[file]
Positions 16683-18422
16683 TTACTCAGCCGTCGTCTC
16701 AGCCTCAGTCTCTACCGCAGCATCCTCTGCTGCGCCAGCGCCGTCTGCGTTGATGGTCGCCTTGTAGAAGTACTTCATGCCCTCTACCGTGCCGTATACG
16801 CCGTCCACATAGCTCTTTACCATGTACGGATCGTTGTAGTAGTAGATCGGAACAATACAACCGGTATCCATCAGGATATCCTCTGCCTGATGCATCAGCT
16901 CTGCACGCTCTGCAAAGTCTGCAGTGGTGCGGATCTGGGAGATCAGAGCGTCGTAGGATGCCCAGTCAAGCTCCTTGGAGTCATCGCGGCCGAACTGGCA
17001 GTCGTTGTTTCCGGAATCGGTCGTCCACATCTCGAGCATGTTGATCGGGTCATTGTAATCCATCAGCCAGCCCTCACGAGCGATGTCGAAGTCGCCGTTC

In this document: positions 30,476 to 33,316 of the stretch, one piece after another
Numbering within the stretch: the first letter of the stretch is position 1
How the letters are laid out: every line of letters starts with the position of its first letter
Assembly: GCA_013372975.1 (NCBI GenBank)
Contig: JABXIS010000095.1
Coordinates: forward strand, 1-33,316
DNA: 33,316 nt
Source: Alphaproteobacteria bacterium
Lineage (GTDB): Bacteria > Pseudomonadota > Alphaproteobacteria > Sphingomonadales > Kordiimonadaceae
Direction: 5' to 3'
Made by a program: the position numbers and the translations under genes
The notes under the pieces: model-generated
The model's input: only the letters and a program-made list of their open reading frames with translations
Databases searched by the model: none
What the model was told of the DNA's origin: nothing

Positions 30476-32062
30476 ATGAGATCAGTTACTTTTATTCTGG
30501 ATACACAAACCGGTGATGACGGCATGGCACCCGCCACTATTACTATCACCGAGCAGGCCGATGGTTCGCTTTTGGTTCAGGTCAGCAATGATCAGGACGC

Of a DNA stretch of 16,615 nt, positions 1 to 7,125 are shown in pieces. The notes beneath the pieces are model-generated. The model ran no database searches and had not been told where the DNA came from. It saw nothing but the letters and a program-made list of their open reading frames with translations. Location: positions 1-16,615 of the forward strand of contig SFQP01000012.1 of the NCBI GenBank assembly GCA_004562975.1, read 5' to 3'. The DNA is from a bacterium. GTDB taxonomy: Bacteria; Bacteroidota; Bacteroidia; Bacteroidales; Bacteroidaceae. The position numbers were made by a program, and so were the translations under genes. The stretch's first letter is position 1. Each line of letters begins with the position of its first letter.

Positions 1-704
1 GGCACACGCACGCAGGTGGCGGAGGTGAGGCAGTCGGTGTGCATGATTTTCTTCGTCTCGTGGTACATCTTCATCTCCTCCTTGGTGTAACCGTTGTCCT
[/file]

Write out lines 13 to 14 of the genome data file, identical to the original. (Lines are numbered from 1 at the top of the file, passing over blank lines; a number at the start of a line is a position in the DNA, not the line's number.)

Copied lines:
DNA: 33,316 nt
Source: Alphaproteobacteria bacterium